Kindred Motorworks puts a modern spin on vintage car restomods – TechCrunch

August 22, 2022 by No Comments

Owners of vintage cars know the deal. The “project” is never done and driving an old vehicle means dealing with mechanical failures, encroaching rust, old wiring shorting out and the continual hit to a bank account. For some, that’s part of the allure: a never-ending labor of love that includes the joy of a weekend spent replacing a starter or rewiring the brake lights. 

For others though, the desire for an old vehicle — whether for sentimental, aesthetic or historical reasons — is squelched by the nonstop maintenance. For that latter group of people, there’s Kindred Motorworks, a new restomod startup based in Northern California that takes sought-after old vehicles and infuses them with new powertrains, safety features and other modern-day touches. 

The restomod business isn’t really new. But Rob Howard, the CEO and founder of Kindred, which had its public debut during Monterey Car Week, says their tech-focused approach puts the startup in an entirely different lane than the competition. 

Their method provides an intriguing glimpse into how today’s technology can benefit the public desire for vintage items that work better than they did when they were new. 

It’s a strategy that has helped Kindred Motorworks raise more than $20 million through its first two funding rounds. It raised $5 million at the end of 2020 and another $15.6 million at the end of 2021. It has attracted a number of high-profile investors, including Hagerty, a company known for vintage vehicles and one of the country’s largest insurance providers for those vehicles, and Robert Downey, Jr.’s Footprint Coalition. Other backers include CPMG, Goldcrest and Fifth Down Capital.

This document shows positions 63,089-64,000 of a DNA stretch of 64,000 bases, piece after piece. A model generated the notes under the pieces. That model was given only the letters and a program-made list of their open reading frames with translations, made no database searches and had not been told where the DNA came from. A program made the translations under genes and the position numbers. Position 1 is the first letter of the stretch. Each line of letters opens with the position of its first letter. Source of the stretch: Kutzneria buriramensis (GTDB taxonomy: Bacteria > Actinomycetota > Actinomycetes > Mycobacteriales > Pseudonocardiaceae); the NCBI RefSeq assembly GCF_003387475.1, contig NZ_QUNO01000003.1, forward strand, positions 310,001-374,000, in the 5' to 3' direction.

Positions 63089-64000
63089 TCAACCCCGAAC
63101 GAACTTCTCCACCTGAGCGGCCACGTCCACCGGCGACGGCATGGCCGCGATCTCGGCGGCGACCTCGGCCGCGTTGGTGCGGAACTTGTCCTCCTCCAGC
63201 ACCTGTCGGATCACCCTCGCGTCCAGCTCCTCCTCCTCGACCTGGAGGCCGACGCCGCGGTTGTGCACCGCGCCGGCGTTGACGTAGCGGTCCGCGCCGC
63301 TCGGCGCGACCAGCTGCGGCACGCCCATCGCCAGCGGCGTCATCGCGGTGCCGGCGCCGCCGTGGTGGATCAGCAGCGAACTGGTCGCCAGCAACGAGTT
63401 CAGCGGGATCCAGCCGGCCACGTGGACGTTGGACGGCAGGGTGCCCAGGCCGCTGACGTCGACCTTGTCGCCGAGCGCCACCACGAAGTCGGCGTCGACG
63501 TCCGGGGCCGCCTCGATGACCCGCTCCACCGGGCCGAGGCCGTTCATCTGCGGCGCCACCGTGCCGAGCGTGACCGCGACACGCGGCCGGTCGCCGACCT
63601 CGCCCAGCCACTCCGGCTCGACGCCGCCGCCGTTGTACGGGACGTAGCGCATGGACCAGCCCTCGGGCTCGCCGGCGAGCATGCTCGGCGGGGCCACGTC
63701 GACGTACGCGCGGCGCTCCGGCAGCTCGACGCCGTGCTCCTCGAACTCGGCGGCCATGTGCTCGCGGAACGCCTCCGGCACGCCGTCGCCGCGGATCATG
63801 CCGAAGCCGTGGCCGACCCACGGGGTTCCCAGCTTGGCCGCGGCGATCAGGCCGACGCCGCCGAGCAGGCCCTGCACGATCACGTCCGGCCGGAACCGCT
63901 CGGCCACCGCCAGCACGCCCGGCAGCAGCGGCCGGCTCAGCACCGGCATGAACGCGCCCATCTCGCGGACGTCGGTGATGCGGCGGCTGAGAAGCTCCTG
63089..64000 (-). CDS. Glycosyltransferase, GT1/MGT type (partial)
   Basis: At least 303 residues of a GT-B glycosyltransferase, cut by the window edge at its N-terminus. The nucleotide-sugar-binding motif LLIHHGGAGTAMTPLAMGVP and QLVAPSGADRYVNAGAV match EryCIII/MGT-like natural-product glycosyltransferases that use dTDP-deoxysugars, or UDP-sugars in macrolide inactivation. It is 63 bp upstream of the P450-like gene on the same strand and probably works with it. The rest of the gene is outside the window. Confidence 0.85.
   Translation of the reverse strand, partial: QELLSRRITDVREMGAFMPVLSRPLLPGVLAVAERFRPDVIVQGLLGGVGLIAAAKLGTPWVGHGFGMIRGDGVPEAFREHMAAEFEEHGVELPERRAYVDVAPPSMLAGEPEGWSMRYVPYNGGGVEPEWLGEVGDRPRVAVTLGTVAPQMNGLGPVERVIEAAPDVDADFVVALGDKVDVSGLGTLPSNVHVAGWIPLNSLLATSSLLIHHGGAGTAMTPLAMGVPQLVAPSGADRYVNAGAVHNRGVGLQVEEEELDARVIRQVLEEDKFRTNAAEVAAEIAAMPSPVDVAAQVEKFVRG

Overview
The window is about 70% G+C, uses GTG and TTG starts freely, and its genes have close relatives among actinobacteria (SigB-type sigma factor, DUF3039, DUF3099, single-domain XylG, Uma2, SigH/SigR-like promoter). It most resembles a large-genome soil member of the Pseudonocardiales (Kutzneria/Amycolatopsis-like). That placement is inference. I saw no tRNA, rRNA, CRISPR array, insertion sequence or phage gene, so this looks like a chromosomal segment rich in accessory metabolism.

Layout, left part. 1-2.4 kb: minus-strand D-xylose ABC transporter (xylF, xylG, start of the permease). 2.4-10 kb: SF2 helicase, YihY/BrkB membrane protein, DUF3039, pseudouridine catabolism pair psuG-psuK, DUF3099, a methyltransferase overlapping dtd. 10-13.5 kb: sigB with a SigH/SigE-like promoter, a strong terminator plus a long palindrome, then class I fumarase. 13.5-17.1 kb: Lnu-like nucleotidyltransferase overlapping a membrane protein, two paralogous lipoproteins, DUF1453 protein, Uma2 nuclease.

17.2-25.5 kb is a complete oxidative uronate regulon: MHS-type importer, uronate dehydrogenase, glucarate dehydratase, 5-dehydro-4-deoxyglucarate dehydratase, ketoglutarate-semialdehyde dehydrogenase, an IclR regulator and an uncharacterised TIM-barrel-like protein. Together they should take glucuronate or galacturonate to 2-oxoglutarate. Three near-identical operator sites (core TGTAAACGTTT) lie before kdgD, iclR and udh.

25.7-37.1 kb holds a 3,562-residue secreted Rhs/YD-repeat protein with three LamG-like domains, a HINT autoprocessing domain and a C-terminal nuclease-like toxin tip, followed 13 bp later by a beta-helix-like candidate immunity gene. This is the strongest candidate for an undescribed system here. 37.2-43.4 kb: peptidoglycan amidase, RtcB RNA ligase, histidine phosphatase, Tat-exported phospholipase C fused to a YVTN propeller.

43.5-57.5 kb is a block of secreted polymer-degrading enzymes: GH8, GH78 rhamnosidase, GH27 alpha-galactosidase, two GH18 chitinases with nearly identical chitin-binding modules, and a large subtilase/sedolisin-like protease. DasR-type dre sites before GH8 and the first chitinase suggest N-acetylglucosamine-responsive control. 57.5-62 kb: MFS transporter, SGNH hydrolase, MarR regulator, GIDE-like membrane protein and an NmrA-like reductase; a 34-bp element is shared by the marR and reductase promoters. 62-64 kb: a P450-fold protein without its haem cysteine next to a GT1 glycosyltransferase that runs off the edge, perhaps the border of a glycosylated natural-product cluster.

Those funds will support the company as it works toward full production in 2024.   

The teardown and blueprint

Kindred stands out from the hundreds (potentially thousands) of shops that restore old vehicles through its standardized process that begins by handpicking a vintage car, truck or SUV and then tearing down and mapping every inch. The company then takes this blueprint and uses it for every part of the rebuild process, from parts sourcing and procurement to final assembly.

The aim is to take an arduous, long and expensive process and make it efficient, repeatable and at scale.

“I knew we could apply technology and scale to this and make it much more efficient,” Howard told TechCrunch. 

Image Credits: Roberto Baldwin

On the lift in Kindred’s shop is the frame of a Chevy 3100, a pickup popular with vintage vehicle enthusiasts that was in production from the late 1940s until the late 1950s. Howard says this truck has already been stripped down and rebuilt multiple times and will go through the process again and again. 

According to Howard, this will lead to a very detailed step-by-step process or blueprint that will be used to rebuild 3100s with electric powertrains that will be sold to customers. 

The system will include how-to videos for every step, which may seem like overkill, but will result in the vehicles being built exactly the same every time. 

It will also allow employees without the deep technical know-how to jump into the build process and learn on the job. When a person clocks in, they’ll be assigned a …….



Leave a Comment

Your email address will not be published.